Apple sauce – a great sub for oil in baking. Look for varieties with no added sugar.
Baking soda/powder – aluminum free if you can find it.
Cacao or cocoa powder
Dairy-free chocolate chips – some brands now sell these made without refined sugars.
Unrefined sweeteners – blackstrap molasses, dates, date sugar, date syrup, coconut sugar, maple syrup etc.
Whole grain flours – Ditch the white flour and check out the many whole grain versions available. Buckwheat, oat, spelt, whole wheat and more.
These are totally optional but can be handy in putting a meal on the table in a hurry. When it comes to canned and prepared items, be sure to check the ingredients and nutrition label as some may contain lots of salt, sugar, oil or other additives.
Canned beans – A little more expensive than dried, but handy to have when time is short.
Canned vegetables – with no salt added.
Diced tomatoes – great for making homemade sauces or soups and stews.
Non-dairy milk – lots to choose from, try some out and choose your favourites. Aim for unsweetened varieties.
Non-dairy yogurt – totally optional, but available in a number of varieties. Aim for unsweetened varieties.
Pasta sauces – look for options that are oil-free, refined sugar-free and low in sodium.
Soups/stews/chilis – look for options that are oil-free and low in sodium.
Vegetable broth – look for varieties that are oil-free and low in sodium.
Condiments add an extra layer of flavour to a dish. In general, you want to look for items without added oil or refined sugars. You can be a little more lenient with the sodium content as you’ll only be using small amounts.
Bragg’s liquid aminos – a lower sodium soy sauce substitute
Coconut aminos – another soy sauce substitute made from fermented coconut sap. Has a milder, sweeter flavour.
Fruit jam – made from real fruit, or make your own
Hummus – look for oil-free or make your own
Ketchup – traditional brands contain a lot of sugar, there are varieties available now that are sweetened with dates instead.
Miso – made from fermented soybeans, this adds rich flavour to soups and sauces.
Nutritional yeast – a deactivated yeast that has a cheesy flavour.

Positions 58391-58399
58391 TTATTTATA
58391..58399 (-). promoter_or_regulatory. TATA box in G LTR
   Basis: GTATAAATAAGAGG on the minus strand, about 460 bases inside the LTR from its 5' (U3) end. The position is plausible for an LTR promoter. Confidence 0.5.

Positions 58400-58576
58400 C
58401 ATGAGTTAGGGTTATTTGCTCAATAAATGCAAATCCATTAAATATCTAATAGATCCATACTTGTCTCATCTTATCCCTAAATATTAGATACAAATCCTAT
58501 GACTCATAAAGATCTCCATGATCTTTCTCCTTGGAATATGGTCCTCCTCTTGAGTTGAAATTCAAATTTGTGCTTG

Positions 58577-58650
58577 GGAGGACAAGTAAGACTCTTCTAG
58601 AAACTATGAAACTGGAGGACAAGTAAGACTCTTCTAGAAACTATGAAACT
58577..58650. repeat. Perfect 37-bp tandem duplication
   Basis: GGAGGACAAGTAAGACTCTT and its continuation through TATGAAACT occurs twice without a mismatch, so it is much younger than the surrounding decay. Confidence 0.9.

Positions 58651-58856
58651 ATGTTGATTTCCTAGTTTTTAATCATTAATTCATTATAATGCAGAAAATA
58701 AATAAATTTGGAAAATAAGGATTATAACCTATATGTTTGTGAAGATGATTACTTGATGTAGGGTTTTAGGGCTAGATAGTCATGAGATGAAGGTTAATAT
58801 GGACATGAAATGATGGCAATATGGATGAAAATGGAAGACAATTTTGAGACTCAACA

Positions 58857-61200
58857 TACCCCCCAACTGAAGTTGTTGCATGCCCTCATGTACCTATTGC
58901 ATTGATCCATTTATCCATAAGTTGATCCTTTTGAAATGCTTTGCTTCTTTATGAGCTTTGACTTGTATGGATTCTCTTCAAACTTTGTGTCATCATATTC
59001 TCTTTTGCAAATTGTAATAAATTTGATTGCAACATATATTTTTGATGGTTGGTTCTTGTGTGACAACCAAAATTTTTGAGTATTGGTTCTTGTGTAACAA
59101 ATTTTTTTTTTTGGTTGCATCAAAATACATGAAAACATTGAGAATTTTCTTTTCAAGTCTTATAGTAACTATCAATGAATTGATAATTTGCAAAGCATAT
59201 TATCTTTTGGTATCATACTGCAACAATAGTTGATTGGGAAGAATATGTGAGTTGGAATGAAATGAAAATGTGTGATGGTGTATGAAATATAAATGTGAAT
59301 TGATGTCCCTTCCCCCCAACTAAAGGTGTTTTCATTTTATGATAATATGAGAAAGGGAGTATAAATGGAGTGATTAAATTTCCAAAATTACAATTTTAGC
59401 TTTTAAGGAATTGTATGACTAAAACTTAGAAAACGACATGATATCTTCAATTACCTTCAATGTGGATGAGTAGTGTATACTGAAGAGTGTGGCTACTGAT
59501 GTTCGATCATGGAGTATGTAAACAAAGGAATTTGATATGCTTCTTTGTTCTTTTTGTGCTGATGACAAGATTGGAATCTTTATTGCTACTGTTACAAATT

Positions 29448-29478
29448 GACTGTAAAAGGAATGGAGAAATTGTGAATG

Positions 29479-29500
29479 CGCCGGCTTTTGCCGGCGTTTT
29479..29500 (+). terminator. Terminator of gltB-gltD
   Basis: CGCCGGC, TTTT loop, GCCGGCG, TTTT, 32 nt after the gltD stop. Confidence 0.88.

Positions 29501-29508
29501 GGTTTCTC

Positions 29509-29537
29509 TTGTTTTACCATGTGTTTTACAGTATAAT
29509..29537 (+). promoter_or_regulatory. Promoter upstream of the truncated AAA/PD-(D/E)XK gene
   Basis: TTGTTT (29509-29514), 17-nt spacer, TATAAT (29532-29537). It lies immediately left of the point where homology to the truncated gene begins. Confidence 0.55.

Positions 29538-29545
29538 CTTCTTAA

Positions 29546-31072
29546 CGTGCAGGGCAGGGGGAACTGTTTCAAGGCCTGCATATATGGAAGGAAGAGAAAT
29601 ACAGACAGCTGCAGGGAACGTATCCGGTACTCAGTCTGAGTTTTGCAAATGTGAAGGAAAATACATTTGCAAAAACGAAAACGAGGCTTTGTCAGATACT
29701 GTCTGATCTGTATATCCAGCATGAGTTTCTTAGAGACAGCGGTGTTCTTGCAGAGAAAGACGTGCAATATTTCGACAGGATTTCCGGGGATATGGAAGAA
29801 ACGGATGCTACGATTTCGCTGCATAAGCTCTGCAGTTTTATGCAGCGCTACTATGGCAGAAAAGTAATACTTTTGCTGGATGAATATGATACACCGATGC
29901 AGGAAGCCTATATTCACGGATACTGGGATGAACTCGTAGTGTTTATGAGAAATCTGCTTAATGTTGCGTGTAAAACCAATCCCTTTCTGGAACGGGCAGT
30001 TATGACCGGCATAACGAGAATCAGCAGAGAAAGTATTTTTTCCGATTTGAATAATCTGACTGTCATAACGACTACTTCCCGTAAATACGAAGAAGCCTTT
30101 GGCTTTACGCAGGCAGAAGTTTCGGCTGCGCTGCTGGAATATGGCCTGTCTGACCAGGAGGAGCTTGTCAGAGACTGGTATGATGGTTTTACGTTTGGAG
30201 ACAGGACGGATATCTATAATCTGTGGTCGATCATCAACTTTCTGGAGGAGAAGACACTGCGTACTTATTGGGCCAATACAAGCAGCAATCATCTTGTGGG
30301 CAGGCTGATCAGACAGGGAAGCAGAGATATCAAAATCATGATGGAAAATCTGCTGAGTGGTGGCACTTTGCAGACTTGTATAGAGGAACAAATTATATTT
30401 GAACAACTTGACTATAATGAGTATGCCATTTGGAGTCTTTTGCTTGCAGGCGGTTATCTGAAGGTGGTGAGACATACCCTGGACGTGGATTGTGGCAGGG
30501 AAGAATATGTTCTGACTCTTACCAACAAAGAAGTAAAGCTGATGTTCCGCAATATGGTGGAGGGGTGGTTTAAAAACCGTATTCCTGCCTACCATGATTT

Salsa – a great condiment for a variety of meals.
Tamari – has a richer flavour than soy sauce with less sodium
Vinegar – apple cider vinegar, balsamic vinegar, ume plum vinegar, red wine vinegar and more. There’s a huge variety of vinegars on the market to help flavour your meals.
The Bottom Line
Stocking your plant-based kitchen doesn’t have to be hard. As you probably noticed, there are lots of food items listed that you probably already eat and enjoy. This is not a complete list by any stretch, it’s just meant to give you an idea of the types of foods you can keep on hand to support your plant-based eating journey. It really comes down to including a variety of plants in their whole or minimally processed forms. You don’t have to rely on faux meats and highly processed foods to eat this way.
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3 Replies to “How to Stock Your Healthy Plant-Based Kitchen”
A first stop starter kit! Thank you for this condensed coverage of plant based eating.
You’re so welcome, Laura!
I’m so glad you found it helpful.
Love this Paula! My husband and I are seniors and have gone to a plant based diet recently. I don’t miss meat at all! But I have to keep things interesting for him! I used to make home made soups for his lunch, minestrone with meatballs, beef and barely, turkey – ham and bean was his favourite. But you just reminded me I can make split pea soup for a great fibre/protein-rich lunch.